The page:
Schedule One-Time Commands with the UNIX at Tool

Cron is nice and all, but don't forget about its cousin at. When I first started using Linux, it was like being tossed into the deep end of the UNIX pool. You were expected to use the command line heavily along with all the standard utilities and services that came with your distribution. At lot has changed since then, and nowadays, you can use a standard Linux desktop without ever having to open a terminal or use old UNIX services. Even as a sysadmin, these days, you often are a few layers of abstraction above some of these core services.

Why Your Server Monitoring (Still) Sucks

Five observations about why your server monitoring still stinks by a monitoring specialist-turned-consultant. Early in my career, I was responsible for managing a large fleet of printers across a large campus. We're talking several hundred networked printers. It often required a 10- or 15-minute walk to get to some of those printers physically, and many were used only sporadically. I didn't always know what was happening until I arrived, so it was anyone's guess as to the problem. Simple paper jam? Driver issue? Printer currently on fire? I found out only after the long walk. Making this even more frustrating for everyone was that, thanks to the infrequent use of some of them, a printer with a problem might go unnoticed for weeks, making itself known only when someone tried to print with it.

What's Your System's Uptime?

Keep track of your system's uptime and downtime with the tuptime tool. Finding your system's uptime is easy if the "beginning" means the last startup; the historical uptime command reports that information. But what happens if by "beginning" you mean the first startup ever of the system? Or the last 365 days? Or the last month?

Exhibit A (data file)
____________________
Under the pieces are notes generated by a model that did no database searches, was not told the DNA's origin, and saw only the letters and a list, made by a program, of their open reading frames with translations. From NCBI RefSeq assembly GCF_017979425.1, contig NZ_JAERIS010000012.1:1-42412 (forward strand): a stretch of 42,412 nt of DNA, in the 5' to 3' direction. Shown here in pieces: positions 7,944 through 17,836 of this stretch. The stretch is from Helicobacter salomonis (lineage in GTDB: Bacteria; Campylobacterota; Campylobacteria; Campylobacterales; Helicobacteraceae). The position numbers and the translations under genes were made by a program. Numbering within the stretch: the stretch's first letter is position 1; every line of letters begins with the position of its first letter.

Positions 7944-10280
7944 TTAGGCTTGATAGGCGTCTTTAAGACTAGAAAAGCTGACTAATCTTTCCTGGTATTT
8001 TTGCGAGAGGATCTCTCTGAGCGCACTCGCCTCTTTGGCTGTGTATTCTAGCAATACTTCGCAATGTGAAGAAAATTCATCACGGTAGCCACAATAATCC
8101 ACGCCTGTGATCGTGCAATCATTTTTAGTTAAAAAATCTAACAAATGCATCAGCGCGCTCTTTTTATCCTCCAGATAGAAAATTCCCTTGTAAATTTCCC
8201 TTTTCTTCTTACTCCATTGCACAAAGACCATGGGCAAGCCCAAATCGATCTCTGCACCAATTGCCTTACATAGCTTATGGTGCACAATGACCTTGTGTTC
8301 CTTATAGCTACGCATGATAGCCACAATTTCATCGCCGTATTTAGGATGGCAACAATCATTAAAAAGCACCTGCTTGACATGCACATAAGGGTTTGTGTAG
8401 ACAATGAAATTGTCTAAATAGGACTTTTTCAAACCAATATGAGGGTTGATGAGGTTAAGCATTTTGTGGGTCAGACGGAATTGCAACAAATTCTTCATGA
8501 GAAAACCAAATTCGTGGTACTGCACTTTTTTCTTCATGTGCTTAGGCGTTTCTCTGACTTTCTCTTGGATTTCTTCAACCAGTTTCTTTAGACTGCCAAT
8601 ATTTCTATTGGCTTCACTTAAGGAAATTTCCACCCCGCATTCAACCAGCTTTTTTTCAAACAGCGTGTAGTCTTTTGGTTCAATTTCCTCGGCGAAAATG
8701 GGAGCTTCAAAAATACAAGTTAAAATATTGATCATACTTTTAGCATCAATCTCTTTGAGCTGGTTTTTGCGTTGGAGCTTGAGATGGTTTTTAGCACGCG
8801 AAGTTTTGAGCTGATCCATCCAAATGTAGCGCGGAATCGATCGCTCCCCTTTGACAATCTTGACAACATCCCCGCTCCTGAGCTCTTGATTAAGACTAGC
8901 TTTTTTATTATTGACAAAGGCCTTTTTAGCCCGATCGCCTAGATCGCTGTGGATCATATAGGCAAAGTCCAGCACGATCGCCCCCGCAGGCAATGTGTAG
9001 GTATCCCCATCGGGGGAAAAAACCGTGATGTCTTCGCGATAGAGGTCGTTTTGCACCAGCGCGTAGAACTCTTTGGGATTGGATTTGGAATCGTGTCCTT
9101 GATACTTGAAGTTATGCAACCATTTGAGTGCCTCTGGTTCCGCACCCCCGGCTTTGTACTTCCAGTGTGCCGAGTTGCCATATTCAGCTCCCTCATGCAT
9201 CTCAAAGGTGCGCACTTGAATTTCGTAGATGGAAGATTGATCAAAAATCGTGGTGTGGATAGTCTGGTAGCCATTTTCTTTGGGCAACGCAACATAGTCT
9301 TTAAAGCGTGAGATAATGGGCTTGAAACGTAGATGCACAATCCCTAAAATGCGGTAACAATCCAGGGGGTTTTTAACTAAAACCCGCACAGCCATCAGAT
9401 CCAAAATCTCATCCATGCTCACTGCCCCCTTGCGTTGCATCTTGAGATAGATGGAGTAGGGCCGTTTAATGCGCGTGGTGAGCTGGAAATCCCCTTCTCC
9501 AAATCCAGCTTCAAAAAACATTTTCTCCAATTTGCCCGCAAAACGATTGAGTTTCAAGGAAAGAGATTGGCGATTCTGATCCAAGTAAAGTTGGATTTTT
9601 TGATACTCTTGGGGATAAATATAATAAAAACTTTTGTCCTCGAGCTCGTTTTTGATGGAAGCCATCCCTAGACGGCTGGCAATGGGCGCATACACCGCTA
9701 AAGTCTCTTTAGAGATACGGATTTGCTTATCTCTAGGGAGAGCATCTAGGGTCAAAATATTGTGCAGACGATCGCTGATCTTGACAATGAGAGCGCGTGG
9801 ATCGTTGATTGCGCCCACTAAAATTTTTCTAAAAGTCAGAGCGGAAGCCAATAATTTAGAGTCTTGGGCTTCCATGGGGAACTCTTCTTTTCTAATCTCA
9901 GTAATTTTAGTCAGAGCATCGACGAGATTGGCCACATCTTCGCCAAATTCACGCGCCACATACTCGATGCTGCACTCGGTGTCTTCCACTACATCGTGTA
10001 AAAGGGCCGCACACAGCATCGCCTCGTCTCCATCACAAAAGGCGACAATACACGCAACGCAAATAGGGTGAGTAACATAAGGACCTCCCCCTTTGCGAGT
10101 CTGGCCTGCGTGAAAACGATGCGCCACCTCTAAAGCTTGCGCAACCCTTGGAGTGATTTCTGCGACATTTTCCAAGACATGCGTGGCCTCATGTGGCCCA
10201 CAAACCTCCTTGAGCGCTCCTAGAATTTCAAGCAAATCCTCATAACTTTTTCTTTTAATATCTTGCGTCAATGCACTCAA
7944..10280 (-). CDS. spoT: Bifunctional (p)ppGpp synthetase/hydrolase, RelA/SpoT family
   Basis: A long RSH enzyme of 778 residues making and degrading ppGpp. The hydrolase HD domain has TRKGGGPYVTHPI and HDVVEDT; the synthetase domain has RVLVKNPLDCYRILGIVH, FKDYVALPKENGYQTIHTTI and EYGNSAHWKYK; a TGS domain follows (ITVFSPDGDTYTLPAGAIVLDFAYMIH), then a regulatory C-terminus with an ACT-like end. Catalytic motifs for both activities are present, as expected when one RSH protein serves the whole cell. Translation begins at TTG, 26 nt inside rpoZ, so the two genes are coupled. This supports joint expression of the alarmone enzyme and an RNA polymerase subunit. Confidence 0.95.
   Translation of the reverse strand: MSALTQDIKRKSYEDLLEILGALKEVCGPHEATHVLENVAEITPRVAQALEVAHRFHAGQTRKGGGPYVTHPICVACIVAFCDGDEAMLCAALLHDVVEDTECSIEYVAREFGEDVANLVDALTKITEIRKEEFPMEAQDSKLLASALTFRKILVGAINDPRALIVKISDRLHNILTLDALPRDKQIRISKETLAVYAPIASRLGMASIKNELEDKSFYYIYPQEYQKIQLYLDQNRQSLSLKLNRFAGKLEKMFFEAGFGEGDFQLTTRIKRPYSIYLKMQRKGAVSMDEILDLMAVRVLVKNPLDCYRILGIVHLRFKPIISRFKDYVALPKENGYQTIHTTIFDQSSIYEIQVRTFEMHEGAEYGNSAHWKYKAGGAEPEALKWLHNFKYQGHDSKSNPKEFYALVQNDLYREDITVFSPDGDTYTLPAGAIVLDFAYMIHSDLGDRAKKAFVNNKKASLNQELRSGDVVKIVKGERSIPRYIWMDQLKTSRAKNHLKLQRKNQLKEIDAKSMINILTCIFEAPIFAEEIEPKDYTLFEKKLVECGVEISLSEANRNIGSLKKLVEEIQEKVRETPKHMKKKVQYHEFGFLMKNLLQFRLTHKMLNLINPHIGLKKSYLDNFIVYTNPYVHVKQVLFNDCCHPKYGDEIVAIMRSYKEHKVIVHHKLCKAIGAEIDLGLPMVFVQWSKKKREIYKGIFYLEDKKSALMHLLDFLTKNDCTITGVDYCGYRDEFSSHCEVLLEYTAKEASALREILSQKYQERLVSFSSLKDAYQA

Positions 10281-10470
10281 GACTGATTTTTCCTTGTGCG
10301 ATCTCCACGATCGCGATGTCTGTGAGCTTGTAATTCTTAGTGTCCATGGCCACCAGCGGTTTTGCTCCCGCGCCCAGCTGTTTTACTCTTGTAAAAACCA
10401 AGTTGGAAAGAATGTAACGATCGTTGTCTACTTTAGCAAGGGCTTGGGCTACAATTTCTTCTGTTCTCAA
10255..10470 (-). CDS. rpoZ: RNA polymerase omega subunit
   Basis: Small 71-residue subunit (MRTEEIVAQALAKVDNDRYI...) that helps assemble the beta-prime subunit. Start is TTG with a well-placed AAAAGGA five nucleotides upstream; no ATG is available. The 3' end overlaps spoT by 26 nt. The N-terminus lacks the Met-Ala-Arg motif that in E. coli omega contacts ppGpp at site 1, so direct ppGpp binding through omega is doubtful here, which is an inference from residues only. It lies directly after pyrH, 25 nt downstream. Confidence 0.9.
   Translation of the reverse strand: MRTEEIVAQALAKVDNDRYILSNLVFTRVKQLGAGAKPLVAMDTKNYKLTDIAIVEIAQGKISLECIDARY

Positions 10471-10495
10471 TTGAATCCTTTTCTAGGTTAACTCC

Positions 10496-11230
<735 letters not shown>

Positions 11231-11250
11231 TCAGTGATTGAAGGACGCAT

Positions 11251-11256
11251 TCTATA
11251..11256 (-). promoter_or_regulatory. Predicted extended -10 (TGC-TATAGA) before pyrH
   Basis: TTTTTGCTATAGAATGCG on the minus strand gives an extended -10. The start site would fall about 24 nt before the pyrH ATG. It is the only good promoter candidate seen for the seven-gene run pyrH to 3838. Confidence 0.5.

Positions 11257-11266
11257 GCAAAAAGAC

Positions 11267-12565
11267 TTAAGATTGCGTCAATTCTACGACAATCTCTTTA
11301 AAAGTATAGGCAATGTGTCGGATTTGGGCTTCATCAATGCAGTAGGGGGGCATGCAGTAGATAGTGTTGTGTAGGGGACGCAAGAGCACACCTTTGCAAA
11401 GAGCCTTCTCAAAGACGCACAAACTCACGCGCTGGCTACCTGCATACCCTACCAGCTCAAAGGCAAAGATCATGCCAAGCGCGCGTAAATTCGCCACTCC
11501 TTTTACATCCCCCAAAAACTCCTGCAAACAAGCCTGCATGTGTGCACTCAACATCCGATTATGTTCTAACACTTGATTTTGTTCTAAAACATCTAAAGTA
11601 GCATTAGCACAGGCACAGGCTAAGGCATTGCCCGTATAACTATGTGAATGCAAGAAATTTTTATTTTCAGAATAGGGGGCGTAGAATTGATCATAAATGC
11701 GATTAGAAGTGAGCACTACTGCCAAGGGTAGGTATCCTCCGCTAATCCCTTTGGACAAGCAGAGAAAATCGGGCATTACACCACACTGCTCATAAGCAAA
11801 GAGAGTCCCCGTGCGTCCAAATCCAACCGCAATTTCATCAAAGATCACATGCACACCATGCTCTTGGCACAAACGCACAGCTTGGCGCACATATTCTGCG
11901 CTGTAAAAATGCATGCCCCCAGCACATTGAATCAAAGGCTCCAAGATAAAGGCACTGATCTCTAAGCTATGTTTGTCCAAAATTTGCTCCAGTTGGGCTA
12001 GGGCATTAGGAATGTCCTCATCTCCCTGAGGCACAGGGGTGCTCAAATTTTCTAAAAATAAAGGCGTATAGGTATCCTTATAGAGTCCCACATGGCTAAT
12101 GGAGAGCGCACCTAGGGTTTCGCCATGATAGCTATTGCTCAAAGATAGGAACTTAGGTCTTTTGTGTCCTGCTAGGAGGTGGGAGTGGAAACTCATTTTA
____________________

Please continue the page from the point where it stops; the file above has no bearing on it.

Pulseway: Systems Management at Your Fingertips

In today's IT world, staying on top of anything and everything related to the most mission-critical applications or machines is increasingly important. With this need in mind, Pulseway provides a product of the same name built to give IT personnel the ability to monitor, manage and automate these very systems and the tasks or applications that they host. Managing an entire computing ecosystem (consisting of both physical and virtual machines) never should be too difficult a task, and Pulseway has proven that to be the case.

Weekend Reading: Sysadmin 101

This series covers sysadmin basics. The first article explains how to approach alerting and on-call rotations as a sysadmin. In the second article, I discuss how to automate yourself out of a job, and in the third, I explain why and how you should use tickets. The fourth article covers some of the fundamentals of patch management under Linux, and the fifth and final article describes the overall sysadmin career path and the attributes that might make you a "senior sysadmin" instead of a "sysadmin" or "junior sysadmin", along with some tips on how to level up.

Rapid, Secure Patching: Tools and Methods

Generate enterprise-grade SSH keys and load them into an agent for control of all kinds of Linux hosts. Script the agent with the Parallel Distributed Shell (pdsh) to effect rapid changes over your server farm.

Ansible: the Automation Framework That Thinks Like a Sysadmin

I've written about and trained folks on various DevOps tools through the years, and although they're awesome, it's obvious that most of them are designed from the mind of a developer. There's nothing wrong with that, because approaching configuration management programmatically is the whole point.

Sysadmin 101: Patch Management

A few articles ago, I started a Sysadmin 101 series to pass down some fundamental knowledge about systems administration that the current generation of junior sysadmins, DevOps engineers or "full stack" developers might not learn otherwise. I had thought that I was done with the series, but then the WannaCry malware came out and exposed some of the poor patch management practices still

Testing the Waters: How to Perform Internal Phishing Campaigns

Phishing is one of the most dangerous threats to modern computing. Phishing attacks have evolved from sloppily written mass email blasts to targeted attacks designed to fool even the most cautious users. No defense is bulletproof, and most experts agree education and common sense are the best tools to combat the problem.